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Home > Regulation > UK Regulation

Libor banks face court action in New York

US mortgage provider Fannie Mae has launched legal action against nine banks to recoup $800m (£500m) it claims to have lost as a result of the Libor-rigging scandal.

By Kevin White | Published Nov 06, 2013 | comments

The US government-backed mortgage finance giant filed a case in New York last Thursday which accused Barclays, RBS, Rabobank, UBS, Bank of America, Citigroup, Credit Suisse, Deutsche Bank and JP Morgan of colluding to artificially lower the Libor rate between 2007 and 2010.

It alleges that the collusion led it to lose money on interest rate swaps, mortgages and mortgage-backed securities, with a $332m (£208m) loss just from interest rate swaps.

Also named in the case is the British Bankers’ Association which until July this year compiled and reported the data until the New York Stock Exchange won the tender to take over Libor reporting. A spokesman for the BBA declined to comment on the case.

A spokesman said: “Fannie Mae filed this action to recover losses it suffered as a result of the defendants’ manipulation of Libor. We have a responsibility to be good stewards of our resources.”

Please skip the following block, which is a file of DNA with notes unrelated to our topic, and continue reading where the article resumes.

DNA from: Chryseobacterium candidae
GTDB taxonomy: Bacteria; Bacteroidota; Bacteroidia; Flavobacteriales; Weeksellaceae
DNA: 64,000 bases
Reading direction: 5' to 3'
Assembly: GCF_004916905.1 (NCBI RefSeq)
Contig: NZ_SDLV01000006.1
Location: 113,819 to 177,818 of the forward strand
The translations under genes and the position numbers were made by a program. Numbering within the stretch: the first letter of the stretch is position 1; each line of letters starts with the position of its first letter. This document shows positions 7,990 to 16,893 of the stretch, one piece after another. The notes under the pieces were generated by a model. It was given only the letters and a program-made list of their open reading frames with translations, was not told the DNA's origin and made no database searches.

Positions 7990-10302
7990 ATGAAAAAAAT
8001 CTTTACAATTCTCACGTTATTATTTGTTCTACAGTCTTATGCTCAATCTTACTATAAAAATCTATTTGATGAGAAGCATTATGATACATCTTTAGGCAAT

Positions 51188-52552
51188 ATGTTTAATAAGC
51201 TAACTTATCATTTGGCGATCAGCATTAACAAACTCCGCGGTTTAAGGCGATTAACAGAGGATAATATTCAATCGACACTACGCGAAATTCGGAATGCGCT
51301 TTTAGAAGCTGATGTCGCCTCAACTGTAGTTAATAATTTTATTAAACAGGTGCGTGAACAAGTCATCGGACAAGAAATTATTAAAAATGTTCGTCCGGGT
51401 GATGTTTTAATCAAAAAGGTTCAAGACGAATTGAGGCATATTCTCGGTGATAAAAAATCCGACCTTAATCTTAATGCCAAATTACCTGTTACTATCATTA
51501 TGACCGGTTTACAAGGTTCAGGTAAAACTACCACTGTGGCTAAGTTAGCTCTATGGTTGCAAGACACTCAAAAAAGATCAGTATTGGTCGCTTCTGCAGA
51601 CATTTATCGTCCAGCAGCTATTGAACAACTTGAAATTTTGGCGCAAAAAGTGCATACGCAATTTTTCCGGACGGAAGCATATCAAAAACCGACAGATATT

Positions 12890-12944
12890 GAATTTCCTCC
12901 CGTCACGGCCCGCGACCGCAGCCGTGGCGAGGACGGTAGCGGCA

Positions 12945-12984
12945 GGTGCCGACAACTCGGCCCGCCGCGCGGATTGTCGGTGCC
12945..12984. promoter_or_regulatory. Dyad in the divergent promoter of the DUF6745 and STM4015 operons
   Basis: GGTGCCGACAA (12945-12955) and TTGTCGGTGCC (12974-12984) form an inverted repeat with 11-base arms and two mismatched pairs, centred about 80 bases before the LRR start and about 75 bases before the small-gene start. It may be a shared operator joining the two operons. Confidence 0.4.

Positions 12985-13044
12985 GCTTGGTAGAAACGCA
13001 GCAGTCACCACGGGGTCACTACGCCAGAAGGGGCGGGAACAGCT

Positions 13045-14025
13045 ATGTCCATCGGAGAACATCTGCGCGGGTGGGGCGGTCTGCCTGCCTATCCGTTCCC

Fellow US-government backed lender Freddie Mac filed a similar action in March against 15 Libor-setting banks.

Barclays was fined £290m by UK and US regulators in June 2012 for its role in the fixing of Libor, leading to the eventual resignation of chief executive Bob Diamond.

UBS was fined £940m in December 2012 while RBS was hit with a £390m fine in February 2013.

Last week the FCA fined Rabobank £105m for “serious, prolonged and widespread” misconduct relating to the Libor.

SFO investigation

Meanwhile, the Serious Fraud Office has widened the net of its investigation into the Libor scandal with a further 22 people under investigation. A former UBS trader and two ex-brokers accused of being involved in a plot to manipulate Yen Libor rates appeared at Southwark Crown Court last month at the start of a trial which is ongoing.

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Chris Dunston, chartered financial planner for Devon-based Artavia Personal Financial Services, said: “Libor fixing is wrong and this has affected everyone who has taken out a loan. Individuals involved should be made to repay their bonuses.”

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